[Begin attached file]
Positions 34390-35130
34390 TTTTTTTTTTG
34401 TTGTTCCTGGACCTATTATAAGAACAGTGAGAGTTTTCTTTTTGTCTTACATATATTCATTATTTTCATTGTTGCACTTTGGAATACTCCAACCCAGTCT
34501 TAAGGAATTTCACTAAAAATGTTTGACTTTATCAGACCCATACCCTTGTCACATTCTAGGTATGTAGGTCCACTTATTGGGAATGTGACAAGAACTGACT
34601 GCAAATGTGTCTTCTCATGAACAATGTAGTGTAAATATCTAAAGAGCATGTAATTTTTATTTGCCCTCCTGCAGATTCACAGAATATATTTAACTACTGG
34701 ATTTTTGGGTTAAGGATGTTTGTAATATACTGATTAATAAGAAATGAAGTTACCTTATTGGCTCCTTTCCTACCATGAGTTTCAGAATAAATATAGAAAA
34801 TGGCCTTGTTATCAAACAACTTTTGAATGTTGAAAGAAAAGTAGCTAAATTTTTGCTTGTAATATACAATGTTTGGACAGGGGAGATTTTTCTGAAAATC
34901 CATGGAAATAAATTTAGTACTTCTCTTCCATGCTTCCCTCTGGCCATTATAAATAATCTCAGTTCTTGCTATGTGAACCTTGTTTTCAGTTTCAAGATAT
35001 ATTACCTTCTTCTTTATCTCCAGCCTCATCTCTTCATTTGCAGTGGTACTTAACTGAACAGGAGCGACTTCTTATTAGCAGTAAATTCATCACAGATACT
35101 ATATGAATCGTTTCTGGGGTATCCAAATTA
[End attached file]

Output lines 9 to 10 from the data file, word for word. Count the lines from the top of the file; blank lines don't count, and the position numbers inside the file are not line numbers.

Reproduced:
35001 ATTACCTTCTTCTTTATCTCCAGCCTCATCTCTTCATTTGCAGTGGTACTTAACTGAACAGGAGCGACTTCTTATTAGCAGTAAATTCATCACAGATACT
35101 ATATGAATCGTTTCTGGGGTATCCAAATTA